Successful putting requires a confident stroke control aligned with a confident demeanor. Maintaining a cool head on the greens will help a high handicapper lower his scores. It may also help a scratch golfer become a potential PGA Tour rookie. However, every putt creates its special problems, and only practice and the ability to learn from mistakes will enable you to conquer greens.
Develop a pre-shot routine that includes two or three practice swings that resemble the amount of effort you feel is necessary to make the perfect putt. Low-handicap players realize sticking to a routine is necessary for making consistent strokes and avoiding unnecessary work on the greens.
Use your putters or golf balls if they have alignment aids. Anything that will help your aim on the green is a bonus and should be utilized.
Start to relax. If your stroke is tense, you will choke the putter. Eventually, you'll lose the basics of putting. It should be a smooth, steady stroke into the ball. To release tension, concentrate on feeling the weight of the club head. This will ensure better speed and direction.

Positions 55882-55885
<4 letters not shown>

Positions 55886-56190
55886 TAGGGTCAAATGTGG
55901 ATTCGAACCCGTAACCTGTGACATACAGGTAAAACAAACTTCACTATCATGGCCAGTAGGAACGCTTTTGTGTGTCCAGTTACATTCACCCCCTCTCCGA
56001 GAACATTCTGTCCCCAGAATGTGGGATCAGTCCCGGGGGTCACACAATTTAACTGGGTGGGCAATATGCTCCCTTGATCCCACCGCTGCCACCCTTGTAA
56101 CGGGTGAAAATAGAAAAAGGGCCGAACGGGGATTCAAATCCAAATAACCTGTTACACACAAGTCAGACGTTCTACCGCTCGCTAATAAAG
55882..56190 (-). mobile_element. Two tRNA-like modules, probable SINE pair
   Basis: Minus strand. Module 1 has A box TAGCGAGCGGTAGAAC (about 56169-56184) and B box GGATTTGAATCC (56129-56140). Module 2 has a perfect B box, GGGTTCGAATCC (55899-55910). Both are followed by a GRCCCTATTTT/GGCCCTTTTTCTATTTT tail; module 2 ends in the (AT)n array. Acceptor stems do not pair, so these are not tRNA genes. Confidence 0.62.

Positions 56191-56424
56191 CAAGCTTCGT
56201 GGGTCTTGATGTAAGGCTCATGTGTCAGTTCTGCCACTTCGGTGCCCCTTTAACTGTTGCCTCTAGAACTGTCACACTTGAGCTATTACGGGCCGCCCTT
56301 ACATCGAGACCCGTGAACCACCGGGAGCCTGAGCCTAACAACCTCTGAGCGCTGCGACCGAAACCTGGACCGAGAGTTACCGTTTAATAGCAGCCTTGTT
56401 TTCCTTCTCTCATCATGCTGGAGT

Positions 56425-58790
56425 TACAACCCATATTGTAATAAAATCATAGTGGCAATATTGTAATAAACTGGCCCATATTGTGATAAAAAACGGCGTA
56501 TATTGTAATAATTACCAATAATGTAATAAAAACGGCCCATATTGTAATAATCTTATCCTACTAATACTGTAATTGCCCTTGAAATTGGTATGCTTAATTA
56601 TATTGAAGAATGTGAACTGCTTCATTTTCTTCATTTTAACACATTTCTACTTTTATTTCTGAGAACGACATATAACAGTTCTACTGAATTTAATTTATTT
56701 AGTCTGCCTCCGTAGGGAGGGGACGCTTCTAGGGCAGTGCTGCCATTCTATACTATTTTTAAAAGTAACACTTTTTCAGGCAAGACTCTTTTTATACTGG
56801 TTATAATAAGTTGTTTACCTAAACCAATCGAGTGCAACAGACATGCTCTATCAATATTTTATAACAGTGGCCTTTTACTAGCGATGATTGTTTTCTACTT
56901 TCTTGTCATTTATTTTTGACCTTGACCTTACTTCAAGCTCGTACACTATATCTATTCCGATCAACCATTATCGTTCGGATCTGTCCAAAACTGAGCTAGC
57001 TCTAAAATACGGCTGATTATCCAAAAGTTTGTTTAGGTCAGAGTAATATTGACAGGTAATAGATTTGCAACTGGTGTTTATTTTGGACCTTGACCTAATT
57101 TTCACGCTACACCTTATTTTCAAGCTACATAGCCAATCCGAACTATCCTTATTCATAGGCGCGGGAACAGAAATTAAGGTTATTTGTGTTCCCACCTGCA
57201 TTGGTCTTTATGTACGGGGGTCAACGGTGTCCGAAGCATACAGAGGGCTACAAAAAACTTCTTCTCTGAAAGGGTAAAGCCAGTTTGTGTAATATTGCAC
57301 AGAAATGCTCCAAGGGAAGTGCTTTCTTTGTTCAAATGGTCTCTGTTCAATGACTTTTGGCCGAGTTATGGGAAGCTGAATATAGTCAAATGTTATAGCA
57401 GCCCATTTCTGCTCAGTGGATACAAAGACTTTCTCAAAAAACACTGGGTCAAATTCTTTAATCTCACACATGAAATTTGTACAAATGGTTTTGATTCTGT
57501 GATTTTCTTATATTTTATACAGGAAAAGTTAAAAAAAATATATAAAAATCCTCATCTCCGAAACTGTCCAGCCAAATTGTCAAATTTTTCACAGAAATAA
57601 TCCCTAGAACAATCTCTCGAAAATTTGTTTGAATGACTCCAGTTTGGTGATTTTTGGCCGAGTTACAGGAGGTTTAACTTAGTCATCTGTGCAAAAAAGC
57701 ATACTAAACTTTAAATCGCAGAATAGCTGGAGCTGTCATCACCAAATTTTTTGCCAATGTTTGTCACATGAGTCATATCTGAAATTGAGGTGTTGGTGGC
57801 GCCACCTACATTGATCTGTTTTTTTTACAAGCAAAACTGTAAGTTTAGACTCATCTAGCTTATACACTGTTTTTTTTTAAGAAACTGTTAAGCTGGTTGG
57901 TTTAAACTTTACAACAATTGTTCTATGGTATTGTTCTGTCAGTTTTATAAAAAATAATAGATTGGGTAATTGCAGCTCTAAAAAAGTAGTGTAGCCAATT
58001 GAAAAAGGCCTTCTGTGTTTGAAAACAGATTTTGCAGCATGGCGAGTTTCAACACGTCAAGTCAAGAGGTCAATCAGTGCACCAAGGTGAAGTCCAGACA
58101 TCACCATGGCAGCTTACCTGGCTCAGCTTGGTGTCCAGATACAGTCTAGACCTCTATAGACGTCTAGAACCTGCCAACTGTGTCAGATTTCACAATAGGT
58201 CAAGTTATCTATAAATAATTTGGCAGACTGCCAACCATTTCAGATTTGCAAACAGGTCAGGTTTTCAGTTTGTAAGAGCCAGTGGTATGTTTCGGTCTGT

Take advantage of your time on the practice putting green. Most amateurs will find themselves 15 to 20 feet from the pins during their rounds. Concentrate on that distance, and you'll be in good shape. Once you get the feel of 20 feet and closer, your confidence will soar.
Keep your equipment up-to-date. Could it be time to change your grip or your putter? There's nothing worse than the yips. A new grip or club may create a new focus by taking your mind off the stroke itself. If your comfortable with the changes--and you can avoid the dreaded three-putt--you've found a winning combination on the greens.
Tips & Warnings
If your putting last in a foursome, try and read what line your partners take. Use their mistakes to your advantage.
Don't waste your time on the putting green by practicing 30-foot or longer putts.